Always a frontrunner for this year’s Oscar nominations, ‘The Imitation Game’ didn’t quite make the impact it was expected to with the recent reveal of the nominees. Despite taking second place in terms of number of nominations, discussion around the actual winners has centred around the critical trifecta darlings of ‘Boyhood’‘The Grand Budapest Hotel’ and ‘Birdman’. But it shouldn’t be underestimated, for the film itself is a compelling pic that sits amongst the best of its genre.

The wartime period biopic, which centres around the life of genius mathematician Alan Turing and his ultimately tragic story, manages to pace itself expertly in tone and structure to make it feel like a true drama, even if it takes poetic license with some events. Some may label ‘The Imitation Game’ a textbook biopic, and it is in many ways, but it follows the textbook so well that the audience can’t help but feel completely engaged by the telling of Turing’s life. And the factor all of this hinges upon is Benedict Cumberbatch’s expert performance.

It’s fair to say that Cumberbatch always turns in a good performance but when the entire film’s success or failure is determined by an actor’s skill, it is especially commendable that he pulls it off with impeccable nuance. There were moments in the film that felt like he was just playing his ‘Sherlock’ character but they never felt inconsistent with Turing’s portrayal. In a sense, Turing is a very Sherlock-like character and Cumberbatch uses this to his advantage. Kiera Knightley also deserves recognition for being able to stand toe-to-toe with Cumberbatch in the most heated dramatic scenes as Joan Clarke.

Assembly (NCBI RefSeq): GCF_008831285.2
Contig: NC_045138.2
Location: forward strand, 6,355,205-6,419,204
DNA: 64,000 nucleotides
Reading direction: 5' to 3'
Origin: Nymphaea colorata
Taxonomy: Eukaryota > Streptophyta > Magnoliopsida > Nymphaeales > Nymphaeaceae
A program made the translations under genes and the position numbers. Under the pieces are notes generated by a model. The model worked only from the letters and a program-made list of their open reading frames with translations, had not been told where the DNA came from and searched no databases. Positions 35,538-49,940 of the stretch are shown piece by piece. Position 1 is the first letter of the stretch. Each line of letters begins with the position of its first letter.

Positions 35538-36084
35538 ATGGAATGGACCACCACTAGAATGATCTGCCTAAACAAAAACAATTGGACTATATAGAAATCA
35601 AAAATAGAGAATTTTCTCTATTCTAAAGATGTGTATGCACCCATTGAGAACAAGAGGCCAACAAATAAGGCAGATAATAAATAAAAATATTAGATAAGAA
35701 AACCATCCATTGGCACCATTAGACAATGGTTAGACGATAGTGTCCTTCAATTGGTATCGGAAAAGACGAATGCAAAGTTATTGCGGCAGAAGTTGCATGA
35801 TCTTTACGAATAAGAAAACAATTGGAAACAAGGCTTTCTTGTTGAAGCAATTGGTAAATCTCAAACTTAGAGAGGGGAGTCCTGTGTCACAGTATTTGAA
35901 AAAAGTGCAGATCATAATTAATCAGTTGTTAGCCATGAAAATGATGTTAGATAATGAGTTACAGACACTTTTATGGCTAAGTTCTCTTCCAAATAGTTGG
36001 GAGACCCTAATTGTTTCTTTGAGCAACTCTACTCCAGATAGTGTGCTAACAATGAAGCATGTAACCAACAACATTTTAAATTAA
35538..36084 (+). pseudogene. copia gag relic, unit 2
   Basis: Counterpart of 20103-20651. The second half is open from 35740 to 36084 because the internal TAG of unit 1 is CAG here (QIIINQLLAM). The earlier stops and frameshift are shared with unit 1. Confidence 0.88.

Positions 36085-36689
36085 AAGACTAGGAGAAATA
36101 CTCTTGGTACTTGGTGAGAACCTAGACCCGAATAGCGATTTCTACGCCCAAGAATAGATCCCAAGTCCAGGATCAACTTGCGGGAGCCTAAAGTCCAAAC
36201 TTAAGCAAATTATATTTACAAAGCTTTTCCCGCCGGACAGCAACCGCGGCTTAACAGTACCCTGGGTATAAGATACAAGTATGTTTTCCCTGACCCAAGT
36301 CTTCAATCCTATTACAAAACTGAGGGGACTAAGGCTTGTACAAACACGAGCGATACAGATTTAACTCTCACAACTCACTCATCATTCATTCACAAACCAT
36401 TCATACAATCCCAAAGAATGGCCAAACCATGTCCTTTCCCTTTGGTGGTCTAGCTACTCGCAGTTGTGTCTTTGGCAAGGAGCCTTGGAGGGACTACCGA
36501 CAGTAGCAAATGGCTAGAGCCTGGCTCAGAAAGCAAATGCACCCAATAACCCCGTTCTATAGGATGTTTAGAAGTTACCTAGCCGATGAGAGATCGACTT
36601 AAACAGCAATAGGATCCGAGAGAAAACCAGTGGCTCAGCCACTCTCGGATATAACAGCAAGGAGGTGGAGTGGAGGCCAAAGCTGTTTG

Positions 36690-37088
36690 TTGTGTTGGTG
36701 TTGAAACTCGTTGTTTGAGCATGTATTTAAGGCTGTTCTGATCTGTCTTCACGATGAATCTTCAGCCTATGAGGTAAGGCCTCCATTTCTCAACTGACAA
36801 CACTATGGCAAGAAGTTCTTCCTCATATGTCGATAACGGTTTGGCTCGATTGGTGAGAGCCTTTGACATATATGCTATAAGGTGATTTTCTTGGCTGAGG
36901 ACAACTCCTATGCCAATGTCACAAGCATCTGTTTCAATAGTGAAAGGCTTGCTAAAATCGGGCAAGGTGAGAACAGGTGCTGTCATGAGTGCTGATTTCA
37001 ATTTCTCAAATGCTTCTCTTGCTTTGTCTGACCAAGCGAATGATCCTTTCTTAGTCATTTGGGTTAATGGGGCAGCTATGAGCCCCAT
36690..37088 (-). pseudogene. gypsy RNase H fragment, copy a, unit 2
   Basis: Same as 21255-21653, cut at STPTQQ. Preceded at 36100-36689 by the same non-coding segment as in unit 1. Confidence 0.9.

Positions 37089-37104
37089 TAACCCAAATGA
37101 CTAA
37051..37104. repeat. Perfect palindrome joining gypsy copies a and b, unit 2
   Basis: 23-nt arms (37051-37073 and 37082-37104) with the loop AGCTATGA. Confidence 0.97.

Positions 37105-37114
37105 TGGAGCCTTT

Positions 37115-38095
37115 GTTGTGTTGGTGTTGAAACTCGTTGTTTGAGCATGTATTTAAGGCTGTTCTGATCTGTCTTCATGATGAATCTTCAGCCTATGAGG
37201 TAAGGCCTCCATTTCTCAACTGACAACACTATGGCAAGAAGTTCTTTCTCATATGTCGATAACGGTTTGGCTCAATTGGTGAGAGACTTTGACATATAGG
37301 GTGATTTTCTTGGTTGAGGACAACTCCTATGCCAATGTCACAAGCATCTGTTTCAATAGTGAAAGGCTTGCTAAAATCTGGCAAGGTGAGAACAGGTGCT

While the character aspect of the film is well-handled, it does, unfortunately, stumble a little plot-wise with the climax, building up a tension that is never fully diffused. But by the final ten minutes of the film we are already invested enough in the film’s characters that minute loose plot ends seem insignificant overall.

‘The Imitation Game’ is a character drama over a narrative drama and the score, direction and cinematographic style all point to that, honing in on Turing’s character like a dog to a bone.

It is well worth the price of admission for all fans of Benedict Cumberbatch and of period dramas in general.

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